IDEAS home Printed from
MyIDEAS: Login to save this paper or follow this series

Competitive Innovation with Codified And Tacit Knowledge

  • Tetsugen Haruyama


    (Graduate School of Economics, Kobe University)

R&D-based models of endogenous technical progress rest on a premise that technical progress is driven by profit-seeking entrepreneurs. This literature led to a dominant view that endogenous technical advance is not consistent with perfect competition with constant returns to scale. Departing from this dominant perspective, we demonstrate that technical progress endogenously occurs in a perfectly competitive economy under constant returns to scale in rivalrous inputs. Our result is based on a hypothesis that R&D creates codified and tacit knowledge as joint products. Empirical and case studies are discussed to support the hypothesis. Using the model, we demonstrate that stronger patent protection can encourage or discourage R&D, depending on the size of an economy.

If you experience problems downloading a file, check if you have the proper application to view it first. In case of further problems read the IDEAS help page. Note that these files are not on the IDEAS site. Please be patient as the files may be large.

File URL:
Download Restriction: no

Paper provided by Graduate School of Economics, Kobe University in its series Discussion Papers with number 0905.

in new window

Length: 32pages
Date of creation: Apr 2009
Date of revision:
Handle: RePEc:koe:wpaper:0905
Contact details of provider: Web page:

More information through EDIRC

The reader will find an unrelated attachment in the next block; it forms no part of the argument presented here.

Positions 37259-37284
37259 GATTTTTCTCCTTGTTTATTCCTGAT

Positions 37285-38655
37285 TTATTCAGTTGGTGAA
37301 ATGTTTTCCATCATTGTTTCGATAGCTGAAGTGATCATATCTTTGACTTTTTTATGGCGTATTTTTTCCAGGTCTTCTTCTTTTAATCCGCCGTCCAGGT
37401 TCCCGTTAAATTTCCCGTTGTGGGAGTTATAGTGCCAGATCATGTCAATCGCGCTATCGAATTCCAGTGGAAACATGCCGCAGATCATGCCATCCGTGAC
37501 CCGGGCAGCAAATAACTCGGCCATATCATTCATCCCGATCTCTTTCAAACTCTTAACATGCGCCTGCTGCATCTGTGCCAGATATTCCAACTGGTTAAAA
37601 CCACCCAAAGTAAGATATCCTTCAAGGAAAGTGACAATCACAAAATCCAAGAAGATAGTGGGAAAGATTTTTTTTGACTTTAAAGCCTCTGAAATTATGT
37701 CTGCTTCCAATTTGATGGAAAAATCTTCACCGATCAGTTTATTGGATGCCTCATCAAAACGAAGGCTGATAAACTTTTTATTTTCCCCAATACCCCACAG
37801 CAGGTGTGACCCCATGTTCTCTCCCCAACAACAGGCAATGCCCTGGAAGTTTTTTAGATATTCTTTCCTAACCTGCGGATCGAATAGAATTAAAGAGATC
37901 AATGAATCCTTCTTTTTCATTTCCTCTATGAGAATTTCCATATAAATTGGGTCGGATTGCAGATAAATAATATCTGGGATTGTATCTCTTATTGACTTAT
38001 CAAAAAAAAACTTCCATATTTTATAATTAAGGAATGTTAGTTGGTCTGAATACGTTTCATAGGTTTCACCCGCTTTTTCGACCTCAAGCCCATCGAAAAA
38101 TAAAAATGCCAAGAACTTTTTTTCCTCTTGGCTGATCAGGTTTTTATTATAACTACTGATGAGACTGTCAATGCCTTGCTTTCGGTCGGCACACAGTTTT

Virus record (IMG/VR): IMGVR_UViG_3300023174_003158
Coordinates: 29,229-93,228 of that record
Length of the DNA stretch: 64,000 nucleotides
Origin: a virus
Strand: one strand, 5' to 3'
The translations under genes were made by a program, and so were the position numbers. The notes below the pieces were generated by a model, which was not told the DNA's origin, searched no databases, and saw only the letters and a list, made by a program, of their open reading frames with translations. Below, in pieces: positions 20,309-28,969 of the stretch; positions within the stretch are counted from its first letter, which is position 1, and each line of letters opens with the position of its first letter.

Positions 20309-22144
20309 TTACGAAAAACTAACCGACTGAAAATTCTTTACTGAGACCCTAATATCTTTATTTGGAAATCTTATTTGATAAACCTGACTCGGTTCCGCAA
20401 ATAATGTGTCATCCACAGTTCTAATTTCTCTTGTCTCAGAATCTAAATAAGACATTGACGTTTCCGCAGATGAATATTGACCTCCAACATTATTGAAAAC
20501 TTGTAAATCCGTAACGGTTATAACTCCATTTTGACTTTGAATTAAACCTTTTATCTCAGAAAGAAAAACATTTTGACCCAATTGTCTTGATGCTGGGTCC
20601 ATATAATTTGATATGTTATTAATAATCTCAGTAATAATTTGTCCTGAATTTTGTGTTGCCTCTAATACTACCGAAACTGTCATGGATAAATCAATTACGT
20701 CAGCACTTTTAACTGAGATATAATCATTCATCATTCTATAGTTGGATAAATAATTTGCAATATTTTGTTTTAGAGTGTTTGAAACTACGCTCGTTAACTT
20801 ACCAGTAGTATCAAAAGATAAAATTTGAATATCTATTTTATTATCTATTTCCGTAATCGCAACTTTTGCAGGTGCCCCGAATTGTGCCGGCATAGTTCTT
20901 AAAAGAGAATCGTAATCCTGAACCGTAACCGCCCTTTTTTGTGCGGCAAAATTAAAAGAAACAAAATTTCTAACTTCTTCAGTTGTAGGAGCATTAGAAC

References listed on IDEAS
Please report citation or reference errors to , or , if you are the registered author of the cited work, log in to your RePEc Author Service profile, click on "citations" and make appropriate adjustments.:

as in new window
  1. Rachel Griffith & Stephen Redding & John Van Reenen, 2000. "Mapping the two faces of R&D : productivity growth in a panel of OECD industries," LSE Research Online Documents on Economics 784, London School of Economics and Political Science, LSE Library.
  2. Stephan, Paula E & Everhart, Stephen S, 1998. " The Changing Rewards to Science: The Case of Biotechnology," Small Business Economics, Springer, vol. 10(2), pages 141-51, March.
  3. Vincenzo Quadrini, 1997. "Entrepreneurship, saving and social mobility," Discussion Paper / Institute for Empirical Macroeconomics 116, Federal Reserve Bank of Minneapolis.
  4. Hellwig, Martin & Irmen, Andreas, 2001. "Endogenous Technical Change in a Competitive Economy," Journal of Economic Theory, Elsevier, vol. 101(1), pages 1-39, November.
  5. Jovanovic, B., 1998. "Vintage Capital and Equality," Working Papers 98-16, C.V. Starr Center for Applied Economics, New York University.
  6. Ted O'Donoghue & Suzanne Scotchmer & Jacques-François Thisse, 1998. "Patent Breadth, Patent Life, and the Pace of Technological Progress," Journal of Economics & Management Strategy, Wiley Blackwell, vol. 7(1), pages 1-32, 03.